Tuesday, July 7, 2009

Speaking of Acne and Angst, Where Has All the Acne Gone?

In a startling feat of originality, the Denver Post has published this gem on the darkness of teen literature. His basic premise, much like the Wall Street Journal article published not too long ago, is that young adult fiction is a booming market and the biggest sellers are dystopias and novels about severely troubled - anorexic, depressed, self-hating, world-hating, violent - teen protagonists. I give the author props for the admirable work he has done in interviewing some key people: a young adult librarian, a bookseller, David Levithan and book hungry teens! It is a truth now universally acknowledged: many of the latest bestselling teen novels contain darker fare. The fact that this is nothing new is never mentioned. That's fine. I'm over that part. And yet, I still can't help but feel he's missed the boat.

Teen fiction is not a genre.

Just like adults and children, teens have varied reading tastes. There are teens who love fantasy. There are teens who love realistic fiction - be it of the bubbly gummy, angsty or truly troubling variety. There are teens who love horror. There are teens who love Manga. There are teens who love science fiction. There are teens who love all sorts of different kinds of literature, and there are teens who like to stick to just one or two of the above listed genres. Much like adults, teens can go from reading a chic-litty romance novel (Twilight) to a dystopian science fiction (The Hunger Games) to a classic (The Outsiders).

One thing that I think is true is that teens are more open to reading a wider variety of books than adults. Most adults have their genre - be it romance or western - and most every bookstore or library has worked to subdivide the fiction collection to cater to their reading interests and separate out "their books" so that they know exactly where to go to look for books to fit their reading interests. With teens, more often than not, all books - except maybe for Manga - all of the books are listed alphabetically by author. Teens hunt and peck for authors they know, covers that look cool, specific recommendations from friends or the librarian and eventually stumble out of the stacks with something to take home. For some teens, it's all Manga or all fantasy, but most like to hop around and try different things. It's Gossip Girl one week, and Thirteen Reasons Why the next.

I love that teens can be so open to new reading experiences and don't put false limits on what they think they want to read, just because a spine label tells them what genre a given book is.

But what was my point? When I started this post it was because one particular line of the article jumped out at me:
And it's not all Harry Potter or the "Twilight" series (think "Dracula" with acne and angst.)

In all of my reading of young adult fiction there's angst galore, for certain. I mean, the characters are teens, and teens do angst best. But where has all the acne gone? Seriously. As a teenager, acne (along with parents who just don't understand what it's like to be a teenage) was one of the largest sources of my angst. But nobody seems to have acne anymore. Twilight certainly was NOT Dracula with acne and angst. This is true for many reasons, not the least of which is that the two books have nothing in common aside from a vampire protagonist. But there was no acne to be found! The only recent book I've read in which I even recall the mention of acne was the ARC for Justine Larbalestier's Liar. What is up with that? Why aren't there articles written about the demise of teen acne lit? Am I the only person who has noticed this shocking trend?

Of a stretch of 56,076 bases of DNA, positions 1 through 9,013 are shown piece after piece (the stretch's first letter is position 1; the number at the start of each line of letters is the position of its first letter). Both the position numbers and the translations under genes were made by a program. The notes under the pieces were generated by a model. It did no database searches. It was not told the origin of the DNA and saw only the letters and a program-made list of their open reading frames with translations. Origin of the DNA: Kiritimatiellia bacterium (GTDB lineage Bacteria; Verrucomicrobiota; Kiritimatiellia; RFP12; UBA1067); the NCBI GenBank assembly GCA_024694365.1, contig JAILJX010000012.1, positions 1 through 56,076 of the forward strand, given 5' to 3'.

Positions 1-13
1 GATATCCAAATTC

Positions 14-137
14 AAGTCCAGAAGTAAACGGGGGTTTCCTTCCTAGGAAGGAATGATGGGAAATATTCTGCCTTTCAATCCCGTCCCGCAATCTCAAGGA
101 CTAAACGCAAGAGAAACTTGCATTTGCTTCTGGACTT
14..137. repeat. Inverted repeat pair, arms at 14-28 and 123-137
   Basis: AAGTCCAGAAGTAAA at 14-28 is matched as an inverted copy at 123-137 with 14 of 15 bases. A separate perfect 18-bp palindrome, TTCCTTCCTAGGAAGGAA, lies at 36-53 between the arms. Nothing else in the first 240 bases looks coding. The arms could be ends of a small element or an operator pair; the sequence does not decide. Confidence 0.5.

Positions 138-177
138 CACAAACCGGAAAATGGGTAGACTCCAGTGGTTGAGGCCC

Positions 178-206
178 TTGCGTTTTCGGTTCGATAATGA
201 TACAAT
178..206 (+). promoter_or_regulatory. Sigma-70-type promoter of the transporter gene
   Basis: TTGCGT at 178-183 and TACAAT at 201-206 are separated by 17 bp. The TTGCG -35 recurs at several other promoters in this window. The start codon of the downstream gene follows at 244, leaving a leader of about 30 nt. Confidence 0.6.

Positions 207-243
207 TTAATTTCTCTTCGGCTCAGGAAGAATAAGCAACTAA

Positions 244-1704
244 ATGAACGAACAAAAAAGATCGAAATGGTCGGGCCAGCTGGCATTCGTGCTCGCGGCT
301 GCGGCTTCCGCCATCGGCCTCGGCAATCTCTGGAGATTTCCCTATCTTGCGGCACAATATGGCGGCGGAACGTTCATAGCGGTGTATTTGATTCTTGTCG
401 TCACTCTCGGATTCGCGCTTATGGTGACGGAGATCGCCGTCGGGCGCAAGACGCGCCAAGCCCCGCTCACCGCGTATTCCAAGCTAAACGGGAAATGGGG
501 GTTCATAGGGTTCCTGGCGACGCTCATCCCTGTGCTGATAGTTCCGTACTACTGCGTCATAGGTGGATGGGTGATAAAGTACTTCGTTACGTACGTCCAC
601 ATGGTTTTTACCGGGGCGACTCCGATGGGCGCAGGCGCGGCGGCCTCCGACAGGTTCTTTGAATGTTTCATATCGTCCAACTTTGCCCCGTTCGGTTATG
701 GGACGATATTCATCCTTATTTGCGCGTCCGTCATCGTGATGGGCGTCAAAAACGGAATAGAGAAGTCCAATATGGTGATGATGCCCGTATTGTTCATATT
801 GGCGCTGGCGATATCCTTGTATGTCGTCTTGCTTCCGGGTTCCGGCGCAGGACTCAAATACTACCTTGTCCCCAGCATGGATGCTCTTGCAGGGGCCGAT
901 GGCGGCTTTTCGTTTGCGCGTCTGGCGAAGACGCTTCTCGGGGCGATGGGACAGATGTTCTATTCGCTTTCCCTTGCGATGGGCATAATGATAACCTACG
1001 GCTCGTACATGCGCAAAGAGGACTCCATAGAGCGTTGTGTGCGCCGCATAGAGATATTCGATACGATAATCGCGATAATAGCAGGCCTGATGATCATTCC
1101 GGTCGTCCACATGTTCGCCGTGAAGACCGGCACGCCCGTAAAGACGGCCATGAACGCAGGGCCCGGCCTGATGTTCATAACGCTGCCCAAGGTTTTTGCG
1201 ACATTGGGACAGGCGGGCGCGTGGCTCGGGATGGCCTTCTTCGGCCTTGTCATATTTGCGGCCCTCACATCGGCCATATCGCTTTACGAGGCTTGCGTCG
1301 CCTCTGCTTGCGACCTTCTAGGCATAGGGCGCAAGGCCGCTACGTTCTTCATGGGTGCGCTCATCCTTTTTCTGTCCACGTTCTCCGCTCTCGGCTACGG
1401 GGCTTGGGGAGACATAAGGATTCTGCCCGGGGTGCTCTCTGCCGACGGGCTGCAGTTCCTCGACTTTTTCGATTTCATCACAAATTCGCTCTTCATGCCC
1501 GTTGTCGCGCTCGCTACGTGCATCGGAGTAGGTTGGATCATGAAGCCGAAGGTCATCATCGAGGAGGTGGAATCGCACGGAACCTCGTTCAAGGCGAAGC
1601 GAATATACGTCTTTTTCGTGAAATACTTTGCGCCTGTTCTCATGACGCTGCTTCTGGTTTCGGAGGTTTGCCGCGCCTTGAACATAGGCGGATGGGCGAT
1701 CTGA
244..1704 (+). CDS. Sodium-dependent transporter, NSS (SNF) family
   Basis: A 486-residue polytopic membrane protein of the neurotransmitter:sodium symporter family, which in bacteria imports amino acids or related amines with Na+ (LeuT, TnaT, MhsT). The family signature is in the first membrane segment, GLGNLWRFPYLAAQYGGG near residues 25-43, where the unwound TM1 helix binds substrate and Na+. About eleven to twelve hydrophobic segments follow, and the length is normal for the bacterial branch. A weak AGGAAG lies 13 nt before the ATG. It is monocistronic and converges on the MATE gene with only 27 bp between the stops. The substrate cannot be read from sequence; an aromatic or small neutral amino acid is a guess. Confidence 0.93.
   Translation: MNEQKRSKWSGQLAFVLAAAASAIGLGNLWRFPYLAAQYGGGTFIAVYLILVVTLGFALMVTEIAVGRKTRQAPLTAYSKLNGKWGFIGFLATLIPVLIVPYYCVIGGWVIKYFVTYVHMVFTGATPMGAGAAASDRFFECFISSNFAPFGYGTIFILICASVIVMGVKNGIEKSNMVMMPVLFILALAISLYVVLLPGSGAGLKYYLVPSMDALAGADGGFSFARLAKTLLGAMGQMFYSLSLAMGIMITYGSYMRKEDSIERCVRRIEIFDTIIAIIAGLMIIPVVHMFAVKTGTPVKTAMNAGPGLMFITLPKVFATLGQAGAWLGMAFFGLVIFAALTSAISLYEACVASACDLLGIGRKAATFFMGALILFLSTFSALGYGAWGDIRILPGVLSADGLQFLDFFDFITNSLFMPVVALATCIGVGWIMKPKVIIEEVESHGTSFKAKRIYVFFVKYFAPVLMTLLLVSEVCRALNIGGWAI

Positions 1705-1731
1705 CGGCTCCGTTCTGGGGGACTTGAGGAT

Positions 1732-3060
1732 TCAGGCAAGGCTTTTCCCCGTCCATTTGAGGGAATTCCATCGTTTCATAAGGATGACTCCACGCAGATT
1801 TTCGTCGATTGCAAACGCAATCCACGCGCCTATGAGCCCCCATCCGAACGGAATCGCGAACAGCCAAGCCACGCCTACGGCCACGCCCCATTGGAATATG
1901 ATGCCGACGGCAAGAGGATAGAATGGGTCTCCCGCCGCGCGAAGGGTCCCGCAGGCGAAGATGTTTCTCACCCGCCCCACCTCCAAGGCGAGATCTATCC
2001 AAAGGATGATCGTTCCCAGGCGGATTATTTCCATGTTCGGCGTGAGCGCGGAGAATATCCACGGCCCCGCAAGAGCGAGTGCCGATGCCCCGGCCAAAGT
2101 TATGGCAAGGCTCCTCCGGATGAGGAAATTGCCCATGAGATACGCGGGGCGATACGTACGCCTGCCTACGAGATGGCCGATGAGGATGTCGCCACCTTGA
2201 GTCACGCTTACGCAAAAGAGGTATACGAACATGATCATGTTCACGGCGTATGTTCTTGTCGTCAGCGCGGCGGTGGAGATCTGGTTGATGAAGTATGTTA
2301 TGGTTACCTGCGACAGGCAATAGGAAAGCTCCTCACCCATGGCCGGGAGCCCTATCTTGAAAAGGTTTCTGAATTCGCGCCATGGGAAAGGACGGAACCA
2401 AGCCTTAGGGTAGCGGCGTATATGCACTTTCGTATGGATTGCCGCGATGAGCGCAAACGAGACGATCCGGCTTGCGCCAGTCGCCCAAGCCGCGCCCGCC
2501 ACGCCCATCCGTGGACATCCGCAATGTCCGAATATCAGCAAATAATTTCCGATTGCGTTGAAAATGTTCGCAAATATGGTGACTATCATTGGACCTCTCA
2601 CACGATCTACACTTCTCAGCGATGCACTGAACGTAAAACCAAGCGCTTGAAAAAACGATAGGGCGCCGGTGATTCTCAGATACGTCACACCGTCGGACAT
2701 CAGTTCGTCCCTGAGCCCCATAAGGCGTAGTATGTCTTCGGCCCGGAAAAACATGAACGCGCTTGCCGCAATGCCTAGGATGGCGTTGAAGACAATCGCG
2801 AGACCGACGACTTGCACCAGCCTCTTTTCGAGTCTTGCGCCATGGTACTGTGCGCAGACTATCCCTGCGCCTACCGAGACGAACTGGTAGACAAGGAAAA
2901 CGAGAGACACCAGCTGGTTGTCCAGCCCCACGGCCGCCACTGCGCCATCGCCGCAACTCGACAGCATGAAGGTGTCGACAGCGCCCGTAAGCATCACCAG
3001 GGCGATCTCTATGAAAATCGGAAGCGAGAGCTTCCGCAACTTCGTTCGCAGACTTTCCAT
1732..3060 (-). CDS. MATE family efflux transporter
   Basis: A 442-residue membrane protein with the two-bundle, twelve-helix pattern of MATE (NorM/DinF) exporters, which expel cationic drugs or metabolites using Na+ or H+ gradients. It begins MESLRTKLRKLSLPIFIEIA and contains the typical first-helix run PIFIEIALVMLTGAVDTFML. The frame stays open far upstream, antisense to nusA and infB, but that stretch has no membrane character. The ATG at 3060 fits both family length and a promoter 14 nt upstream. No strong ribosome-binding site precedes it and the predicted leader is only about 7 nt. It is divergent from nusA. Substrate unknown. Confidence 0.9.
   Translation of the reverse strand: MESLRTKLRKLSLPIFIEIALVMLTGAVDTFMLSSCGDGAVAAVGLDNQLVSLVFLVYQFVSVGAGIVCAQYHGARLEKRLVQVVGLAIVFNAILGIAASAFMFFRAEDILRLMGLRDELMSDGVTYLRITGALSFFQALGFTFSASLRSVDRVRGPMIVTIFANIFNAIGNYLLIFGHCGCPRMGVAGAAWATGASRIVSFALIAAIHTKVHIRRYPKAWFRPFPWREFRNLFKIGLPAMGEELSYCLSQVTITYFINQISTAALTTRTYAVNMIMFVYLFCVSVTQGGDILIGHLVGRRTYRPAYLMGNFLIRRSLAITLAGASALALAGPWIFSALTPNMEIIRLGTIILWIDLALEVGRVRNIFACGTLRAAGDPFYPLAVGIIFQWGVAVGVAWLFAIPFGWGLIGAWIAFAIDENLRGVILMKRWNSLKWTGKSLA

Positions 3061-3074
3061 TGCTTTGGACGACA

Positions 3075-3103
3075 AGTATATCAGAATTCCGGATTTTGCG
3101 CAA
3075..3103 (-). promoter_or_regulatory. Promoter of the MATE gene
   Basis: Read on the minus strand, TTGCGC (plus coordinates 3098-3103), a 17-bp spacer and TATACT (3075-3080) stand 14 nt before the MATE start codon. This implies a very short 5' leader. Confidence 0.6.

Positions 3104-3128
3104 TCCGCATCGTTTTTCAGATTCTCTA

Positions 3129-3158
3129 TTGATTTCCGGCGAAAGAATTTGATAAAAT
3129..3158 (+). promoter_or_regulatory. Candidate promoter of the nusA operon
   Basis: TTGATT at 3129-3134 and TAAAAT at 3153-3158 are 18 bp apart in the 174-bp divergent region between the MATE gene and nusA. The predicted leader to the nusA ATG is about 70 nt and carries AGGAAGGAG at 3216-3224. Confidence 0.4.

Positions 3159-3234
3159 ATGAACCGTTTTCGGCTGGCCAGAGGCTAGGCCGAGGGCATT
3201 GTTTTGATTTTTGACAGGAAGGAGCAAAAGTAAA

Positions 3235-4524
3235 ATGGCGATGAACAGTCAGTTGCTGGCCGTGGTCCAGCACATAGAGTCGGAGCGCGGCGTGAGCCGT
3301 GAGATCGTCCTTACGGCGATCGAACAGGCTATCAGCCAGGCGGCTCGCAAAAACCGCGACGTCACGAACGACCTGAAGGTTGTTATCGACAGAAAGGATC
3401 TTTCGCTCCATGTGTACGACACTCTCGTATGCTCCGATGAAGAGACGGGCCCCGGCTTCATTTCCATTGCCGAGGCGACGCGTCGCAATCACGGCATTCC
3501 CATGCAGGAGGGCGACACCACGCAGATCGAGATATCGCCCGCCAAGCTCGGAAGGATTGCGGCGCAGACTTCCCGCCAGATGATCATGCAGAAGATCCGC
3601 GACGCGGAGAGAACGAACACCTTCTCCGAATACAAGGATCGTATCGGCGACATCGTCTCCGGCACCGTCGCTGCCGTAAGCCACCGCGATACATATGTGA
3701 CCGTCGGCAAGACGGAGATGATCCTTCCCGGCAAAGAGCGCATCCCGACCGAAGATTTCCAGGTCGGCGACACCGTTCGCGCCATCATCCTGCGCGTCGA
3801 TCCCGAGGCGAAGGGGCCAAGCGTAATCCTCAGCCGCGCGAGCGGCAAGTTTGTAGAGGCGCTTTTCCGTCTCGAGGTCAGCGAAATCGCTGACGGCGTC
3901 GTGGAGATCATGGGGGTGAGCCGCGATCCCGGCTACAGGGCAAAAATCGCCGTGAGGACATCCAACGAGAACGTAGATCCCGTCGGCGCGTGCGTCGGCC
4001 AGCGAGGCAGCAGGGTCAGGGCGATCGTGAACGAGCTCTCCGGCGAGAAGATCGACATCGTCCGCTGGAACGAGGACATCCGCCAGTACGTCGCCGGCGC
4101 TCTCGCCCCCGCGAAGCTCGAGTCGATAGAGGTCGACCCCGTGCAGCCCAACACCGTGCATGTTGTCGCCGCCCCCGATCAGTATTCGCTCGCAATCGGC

Better get the Wall Street Journal on the phone. This article is going to be big.


  1. I used it all up in high school...

  2. *Teen fiction is not a genre.*

    Here, here!

    I was talking with a friend the other day about a job at a private high school that we'd both applied to. Not a single YA title on their summer reading list, and my friend confirmed what I was thinking too: that they consider YA lit beneath them. Why? Because it's "all Harry Potter or Twilight," of course!

  3. p.s. I have a new (or rather, a very old) alias - it doesn't seem right for me to use LiveJournal anymore, so I'm using my AOL IM screename for comments. "dz3il" is "Jill" in the International Phonetic Alphabet (sort of). :)

  4. Ummm don't you remember that Adonis had acne? Duhz.

    P.s. Wait, is the above Jill THE Jill (apparently you have a title that is an article) or a different Jill I don't know? Isn't it blasphemous for you to not LJ?

  5. Sherman Alexie's Flight definitely included acne, but it's the only one I can think of at the moment that does...

  6. Kelly Armstrong's The Summoning has acne (not on the main character but on a pretty important side character, Derek).

  7. hmm, An Na's The Fold had acne! ^^;

  8. The first few books of Megan McCafferty's excellent Jessica Darling series deal with acne - on another character in the first book and then somewhere around book 2 or 3, Jessica herself has issues with it to the point of serious medication.

  9. notes from the teenage underground has acne - dream boy with bad skin but great bone structure!

  10. 1. Mia of The Princess Diaries has acne - she gets in trouble in one of the books for trying to cure it with toothpaste.

    2. As per the discussion on S.'s Facebook page, I think I should be known as Jyll from now on. Or possibly just Jy, since the letters I and L seem to be out of vogue at present (witness the "Syfy" channel and the School Which Must Not Be Named).

    3. Speaking of the letter I, LiveJournal and I are having Issues. I'll email you.

  11. Bad Faith by Gillian Philip, a great YA book and the love interest has acne.